Catalog peptides refer to a class of peptides that are mass-produced and commercially available at a high level of purity. Catalog peptides include a series of bioactive peptides related to angiotensin, adrenocorticotropic hormone (ACTH), adrenomedullin, beta-amyloid, antimicrobial, etc. Catalog peptides are diverse and mainly used for front-end basic research in medical and drug development, and normally can be categorized into various sorts by applications, such as cardiovascular system, digestive system, endocrine system, Alzheimer's, etc.
Angiotensin is a class of peptides with strong vasoconstrictive and aldosterone stimulating effects and regulatory effects on blood pressure and body fluid. Among them, angiotensin I-7 and angiotensin 1-9 are two peptides derived from angiotensin, exhibiting good anti-myocardial remodeling activity. Atrial fibrosis and atrial fibrillation can be prevented in dogs with chronic atrial tachycardia by administering Ang 1-7. Ang 1-9 can suppress norepinephrine and insulin-like growth factor-1 (IGF-1)-induced myocardial hypertrophy in rats. Radioligand binding assays have shown that Ang 1-9 is able to bind to AT2R and exert cardioprotective effects through AT2R-mediated signaling pathways.
Adrenomedullin is a peptide with vasodilatory and diuretic activity, presenting in human plasma at considerable concentrations and involving in the regulation of blood pressure. Clinical data demonstrate that adrenomedullin improves hemodynamics and hormone levels in patients with pre-capillary pulmonary hypertension.
Peptide YY (PYY) is a newly discovered hormone peptide, which is mainly secreted by the endocrine cells of the intestinal mucosa and function to constrict blood vessels, reduce of pancreatic and gastric acid secretion, inhibit gastrointestinal motility. Intraperitoneal injection of PYY (3-36) in rodents can significantly restrain their feeding. PYY administration in human subjects effectively reduced energy intake over a 24-hour period. In addition, peripheral administration of PYY (3-36) in obese subjects induced a significant satiety effect. However, peptide YY has not been used clinically due to its short biological half-life in vivo (less than 4h).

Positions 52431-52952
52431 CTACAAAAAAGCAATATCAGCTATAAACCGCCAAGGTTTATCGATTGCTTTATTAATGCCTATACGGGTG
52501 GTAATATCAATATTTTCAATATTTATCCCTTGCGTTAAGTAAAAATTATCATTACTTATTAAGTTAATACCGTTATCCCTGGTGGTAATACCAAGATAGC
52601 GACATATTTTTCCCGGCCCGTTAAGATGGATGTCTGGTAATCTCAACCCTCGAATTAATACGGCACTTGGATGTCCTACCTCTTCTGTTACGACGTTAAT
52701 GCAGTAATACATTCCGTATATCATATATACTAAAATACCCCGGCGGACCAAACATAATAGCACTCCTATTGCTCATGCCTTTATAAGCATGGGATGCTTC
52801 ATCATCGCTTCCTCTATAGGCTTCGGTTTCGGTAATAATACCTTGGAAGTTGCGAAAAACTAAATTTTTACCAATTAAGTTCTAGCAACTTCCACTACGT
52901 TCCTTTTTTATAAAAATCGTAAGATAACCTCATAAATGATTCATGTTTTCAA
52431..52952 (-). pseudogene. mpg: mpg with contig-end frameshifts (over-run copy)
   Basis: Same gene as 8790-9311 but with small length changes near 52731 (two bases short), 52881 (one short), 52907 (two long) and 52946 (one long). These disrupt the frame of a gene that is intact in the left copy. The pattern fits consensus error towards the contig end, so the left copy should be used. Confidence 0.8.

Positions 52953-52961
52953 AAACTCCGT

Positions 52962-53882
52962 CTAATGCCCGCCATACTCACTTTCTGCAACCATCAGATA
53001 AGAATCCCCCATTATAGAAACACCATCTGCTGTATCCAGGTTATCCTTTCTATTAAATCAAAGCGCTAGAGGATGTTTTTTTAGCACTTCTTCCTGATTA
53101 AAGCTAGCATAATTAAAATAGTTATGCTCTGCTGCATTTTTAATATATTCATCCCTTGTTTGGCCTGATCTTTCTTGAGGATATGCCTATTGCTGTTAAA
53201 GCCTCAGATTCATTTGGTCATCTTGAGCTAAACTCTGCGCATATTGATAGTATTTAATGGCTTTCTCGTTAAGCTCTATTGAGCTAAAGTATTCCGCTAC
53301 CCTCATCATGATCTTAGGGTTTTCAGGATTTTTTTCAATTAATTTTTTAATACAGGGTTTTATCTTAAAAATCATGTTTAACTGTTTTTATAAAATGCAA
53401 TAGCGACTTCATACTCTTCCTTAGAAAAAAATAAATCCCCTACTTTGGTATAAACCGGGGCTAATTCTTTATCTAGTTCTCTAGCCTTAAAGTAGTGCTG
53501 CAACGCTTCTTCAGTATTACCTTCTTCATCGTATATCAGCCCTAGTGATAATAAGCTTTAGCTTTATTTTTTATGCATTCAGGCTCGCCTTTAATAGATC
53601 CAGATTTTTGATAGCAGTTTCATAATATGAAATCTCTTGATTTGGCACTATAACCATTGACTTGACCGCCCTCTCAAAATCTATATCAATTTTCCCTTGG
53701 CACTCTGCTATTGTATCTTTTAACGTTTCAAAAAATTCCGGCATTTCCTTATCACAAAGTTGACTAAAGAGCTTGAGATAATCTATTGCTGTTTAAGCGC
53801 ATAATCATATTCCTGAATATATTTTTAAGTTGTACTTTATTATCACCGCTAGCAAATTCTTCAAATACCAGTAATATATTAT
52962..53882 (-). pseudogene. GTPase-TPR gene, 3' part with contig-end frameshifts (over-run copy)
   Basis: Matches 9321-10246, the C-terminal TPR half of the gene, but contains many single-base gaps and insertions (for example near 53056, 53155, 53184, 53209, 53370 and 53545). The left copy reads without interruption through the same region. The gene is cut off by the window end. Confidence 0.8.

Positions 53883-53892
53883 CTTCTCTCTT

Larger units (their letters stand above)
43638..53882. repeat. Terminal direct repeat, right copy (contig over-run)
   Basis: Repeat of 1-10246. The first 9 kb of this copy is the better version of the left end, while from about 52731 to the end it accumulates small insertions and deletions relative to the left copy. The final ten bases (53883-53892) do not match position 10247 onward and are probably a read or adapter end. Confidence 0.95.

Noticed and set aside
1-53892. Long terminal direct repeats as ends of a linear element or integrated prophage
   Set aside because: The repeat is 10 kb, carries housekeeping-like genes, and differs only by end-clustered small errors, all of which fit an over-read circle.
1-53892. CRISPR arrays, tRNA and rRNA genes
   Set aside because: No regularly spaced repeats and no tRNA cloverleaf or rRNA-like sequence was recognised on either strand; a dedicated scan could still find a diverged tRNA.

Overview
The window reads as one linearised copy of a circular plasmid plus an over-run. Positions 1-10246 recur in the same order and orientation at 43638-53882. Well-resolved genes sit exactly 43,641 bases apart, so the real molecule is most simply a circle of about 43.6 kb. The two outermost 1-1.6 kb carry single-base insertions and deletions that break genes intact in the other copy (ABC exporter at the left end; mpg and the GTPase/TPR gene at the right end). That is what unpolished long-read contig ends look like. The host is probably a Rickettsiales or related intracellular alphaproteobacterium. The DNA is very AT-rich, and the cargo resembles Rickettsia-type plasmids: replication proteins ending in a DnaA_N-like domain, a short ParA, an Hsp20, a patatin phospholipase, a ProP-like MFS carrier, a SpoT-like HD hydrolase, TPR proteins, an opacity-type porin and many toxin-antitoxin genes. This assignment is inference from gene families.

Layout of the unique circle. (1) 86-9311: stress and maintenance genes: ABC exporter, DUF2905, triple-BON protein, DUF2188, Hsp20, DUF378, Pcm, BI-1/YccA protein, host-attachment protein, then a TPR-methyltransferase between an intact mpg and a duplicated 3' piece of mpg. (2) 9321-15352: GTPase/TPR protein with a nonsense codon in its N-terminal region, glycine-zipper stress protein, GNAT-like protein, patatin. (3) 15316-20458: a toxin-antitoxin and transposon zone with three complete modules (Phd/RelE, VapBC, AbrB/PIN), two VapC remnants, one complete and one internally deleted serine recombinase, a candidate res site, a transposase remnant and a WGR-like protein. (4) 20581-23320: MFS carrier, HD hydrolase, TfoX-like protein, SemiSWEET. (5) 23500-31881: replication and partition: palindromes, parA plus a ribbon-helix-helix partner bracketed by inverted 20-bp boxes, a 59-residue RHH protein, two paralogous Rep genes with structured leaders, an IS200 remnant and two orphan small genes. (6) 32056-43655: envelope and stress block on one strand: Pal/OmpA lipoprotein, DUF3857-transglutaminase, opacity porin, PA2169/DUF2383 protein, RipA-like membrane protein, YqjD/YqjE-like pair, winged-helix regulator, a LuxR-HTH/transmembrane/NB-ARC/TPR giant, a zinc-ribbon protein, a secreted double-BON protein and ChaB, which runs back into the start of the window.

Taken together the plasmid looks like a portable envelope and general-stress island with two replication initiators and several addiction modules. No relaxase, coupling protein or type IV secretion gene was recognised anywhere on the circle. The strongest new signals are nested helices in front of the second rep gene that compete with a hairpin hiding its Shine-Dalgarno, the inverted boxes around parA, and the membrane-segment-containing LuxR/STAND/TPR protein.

Adrenocorticotropic hormone (ACTH) is a peptide hormone secreted by the pituitary gland of vertebrates, which promotes tissue proliferation in the adrenal cortex and the production and secretion of corticosteroids. ACTH functions to promote the synthesis and release of adrenal hormones. Exogenous high-dose ACTH is commonly used clinically as a reinforcing stimulus to mobilize the secretory capacity of the adrenal cortex and to detect changes in blood cortisol before and after stimulation. This method is used to assess the functions of the adrenal cortex and to determine primary or secondary abnormalities in adrenocortical function, which is essential for the diagnosis of related disorders.
Amyloid β (Aβ) is a polypeptide containing 39-43 amino acids produced by the hydrolysis of amyloid precursor protein (APP) by β- and γ-secretase. The most common Aβ isoforms in humans are Aβ1-40 and Aβ1-42. Aβ1-42 is more toxic and aggregates more readily, forms the core of Aβ deposits, triggers neurotoxic effects, and plays a key role in the pathogenesis of Alzheimer's disease. Aβ 1-42 peptide is being applied in the preparation of Aβ oligomers for the study of the pathogenesis of Alzheimer's disease and in the screening of anti-Alzheimer's candidate therapeutic compounds. For example, active substances such as resveratrol can repair Aβ 1-42-induced impairments in spatial learning, memory, and synaptic plasticity in rats.